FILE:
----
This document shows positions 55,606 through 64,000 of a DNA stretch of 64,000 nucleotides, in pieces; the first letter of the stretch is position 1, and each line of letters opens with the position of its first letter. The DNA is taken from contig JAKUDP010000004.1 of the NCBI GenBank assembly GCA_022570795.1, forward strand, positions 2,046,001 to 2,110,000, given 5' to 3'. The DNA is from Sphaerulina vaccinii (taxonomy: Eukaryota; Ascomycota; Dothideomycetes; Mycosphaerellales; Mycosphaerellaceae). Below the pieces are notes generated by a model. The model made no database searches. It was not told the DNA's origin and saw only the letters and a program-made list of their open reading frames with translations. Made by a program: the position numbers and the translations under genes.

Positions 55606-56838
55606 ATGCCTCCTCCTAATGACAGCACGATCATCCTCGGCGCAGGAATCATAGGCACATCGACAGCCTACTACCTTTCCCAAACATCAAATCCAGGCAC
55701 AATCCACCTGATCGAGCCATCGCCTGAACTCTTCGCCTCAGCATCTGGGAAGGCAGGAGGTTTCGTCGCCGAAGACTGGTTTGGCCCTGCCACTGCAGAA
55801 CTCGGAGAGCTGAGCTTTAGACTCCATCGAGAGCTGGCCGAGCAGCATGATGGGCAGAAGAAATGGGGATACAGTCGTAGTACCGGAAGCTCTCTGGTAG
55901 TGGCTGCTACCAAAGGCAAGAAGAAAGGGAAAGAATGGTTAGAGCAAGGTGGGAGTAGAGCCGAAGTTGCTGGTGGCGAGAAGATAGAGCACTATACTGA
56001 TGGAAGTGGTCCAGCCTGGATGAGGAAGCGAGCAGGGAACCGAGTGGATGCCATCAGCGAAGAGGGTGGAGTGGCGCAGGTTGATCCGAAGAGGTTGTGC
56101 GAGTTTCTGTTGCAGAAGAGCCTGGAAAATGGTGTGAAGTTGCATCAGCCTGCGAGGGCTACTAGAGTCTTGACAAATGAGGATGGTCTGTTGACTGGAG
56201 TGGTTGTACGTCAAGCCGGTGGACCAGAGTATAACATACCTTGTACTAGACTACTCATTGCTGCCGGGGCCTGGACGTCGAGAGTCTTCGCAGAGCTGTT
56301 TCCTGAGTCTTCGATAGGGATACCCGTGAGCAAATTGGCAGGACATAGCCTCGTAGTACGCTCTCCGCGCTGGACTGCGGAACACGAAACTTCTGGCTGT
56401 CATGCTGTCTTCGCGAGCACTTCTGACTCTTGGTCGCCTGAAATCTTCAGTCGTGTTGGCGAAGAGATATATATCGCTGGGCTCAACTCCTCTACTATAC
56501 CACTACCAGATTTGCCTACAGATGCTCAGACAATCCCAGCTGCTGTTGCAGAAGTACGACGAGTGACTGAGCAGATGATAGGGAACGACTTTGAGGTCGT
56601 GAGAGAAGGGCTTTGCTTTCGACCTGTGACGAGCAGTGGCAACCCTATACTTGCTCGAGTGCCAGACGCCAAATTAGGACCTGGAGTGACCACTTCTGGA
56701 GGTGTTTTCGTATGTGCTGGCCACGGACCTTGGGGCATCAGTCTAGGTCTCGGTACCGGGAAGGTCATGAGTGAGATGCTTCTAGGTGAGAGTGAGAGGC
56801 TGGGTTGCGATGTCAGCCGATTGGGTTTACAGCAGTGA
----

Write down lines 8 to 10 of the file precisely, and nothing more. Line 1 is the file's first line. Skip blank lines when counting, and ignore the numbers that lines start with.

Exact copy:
56101 GAGTTTCTGTTGCAGAAGAGCCTGGAAAATGGTGTGAAGTTGCATCAGCCTGCGAGGGCTACTAGAGTCTTGACAAATGAGGATGGTCTGTTGACTGGAG
56201 TGGTTGTACGTCAAGCCGGTGGACCAGAGTATAACATACCTTGTACTAGACTACTCATTGCTGCCGGGGCCTGGACGTCGAGAGTCTTCGCAGAGCTGTT
56301 TCCTGAGTCTTCGATAGGGATACCCGTGAGCAAATTGGCAGGACATAGCCTCGTAGTACGCTCTCCGCGCTGGACTGCGGAACACGAAACTTCTGGCTGT